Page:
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Iran's top ayatollah: We're trumping the West, but beware infighting at home

In a State of the Union-like speech before March elections, Ayatollah Ali Khamenei vowed to press on with Iran nuclear program, but warned of internal divisions between conservatives.

By Staff writer / February 3, 2012

Iran's supreme leader Ayatollah Ali Khamenei waves to worshippers during Friday prayers at Tehran University Feb. 3. Ayatollah Ali Khamenei said on Friday the Islamic Republic would not yield to international pressure to abandon its nuclear course, threatening retaliation for sanctions aimed at Iran's oil exports.


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Iran's supreme leader Ayatollah Ali Khamenei vowed today that Iran would not "retreat" on its nuclear program, and warned that any military strike "will be 10 times more detrimental to the US" than to Iran.

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In a defiant speech delivered at Friday prayers at Tehran University, Ayatollah Khamenei portrayed the Islamic Republic as an omnipotent, triumphant regional player whose revolutionary example was the "biggest success in modern history," even as the US and NATO were "becoming weaker and weaker."

He claimed that Iran is the vanguard of an Arab world "Islamic Awakening," which brought down three dictators in the past year, and said Iran would support "any group in the world" fighting Israel.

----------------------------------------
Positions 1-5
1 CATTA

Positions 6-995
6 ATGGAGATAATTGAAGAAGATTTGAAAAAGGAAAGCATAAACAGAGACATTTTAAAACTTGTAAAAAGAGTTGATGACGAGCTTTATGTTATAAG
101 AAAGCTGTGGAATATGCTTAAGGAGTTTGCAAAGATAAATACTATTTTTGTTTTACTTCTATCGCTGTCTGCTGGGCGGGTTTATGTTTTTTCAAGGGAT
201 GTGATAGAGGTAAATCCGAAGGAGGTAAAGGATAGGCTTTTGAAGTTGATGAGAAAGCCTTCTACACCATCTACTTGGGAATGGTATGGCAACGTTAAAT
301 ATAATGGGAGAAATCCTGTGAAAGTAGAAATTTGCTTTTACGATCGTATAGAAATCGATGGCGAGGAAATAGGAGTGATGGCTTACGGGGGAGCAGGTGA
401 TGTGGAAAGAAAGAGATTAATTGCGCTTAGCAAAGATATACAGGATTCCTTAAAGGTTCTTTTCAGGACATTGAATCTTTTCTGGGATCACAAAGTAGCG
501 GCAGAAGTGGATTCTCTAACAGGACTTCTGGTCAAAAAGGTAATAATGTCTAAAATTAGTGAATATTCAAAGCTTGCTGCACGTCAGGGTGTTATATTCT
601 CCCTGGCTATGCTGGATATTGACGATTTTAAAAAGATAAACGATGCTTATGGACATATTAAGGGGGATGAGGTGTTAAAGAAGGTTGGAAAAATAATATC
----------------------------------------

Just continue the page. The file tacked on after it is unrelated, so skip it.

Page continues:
Coming just days before the 33rd anniversary of Iran's 1979 Islamic Revolution, Khamenei's near-exultant speech – Iran's annual equivalent of a State of the Union address – elucidated Iran's current worldview as pressure mounts toward conflict. But his declarations of Iranian influence abroad were also counterbalanced by his acknowledgement of "weaknesses" and political division at home.

With parliamentary elections due in one month, Khamenei criticized the "blame game" between President Mahmoud Ahmadinejad's administration and other conservative elements of the regime, and lectured: "Unity is the cure to lots of ailments in our country."

Mr. Ahmadinejad sat alongside key rival politicians, clerics, and Revolutionary Guard commanders in the front two rows among thousands of the faithful at Tehran University.

Khamenei hinted at his concern over the upcoming vote – the first since the 2009 presidential election, which sparked weeks of violent street protests that commanders have since acknowledged brought the regime closer to collapse than any other single event.

Khamenei appealed for a high turnout, telling Iranians that this would "immunize" the country against outside threats. "The more turnout, the greater your power will be," he said.

A glimpse into Iran's world view

But that domestic concern was overshadowed by Khamenei's more powerful delivery as he reinforced Iran's longstanding regional policies.

Referring to Israel, the ayatollah said, "The Zionist regime is really the cancerous tumor in this region and it needs to be removed and it will be removed," according to a simultaneous English translation on state-run PressTV.


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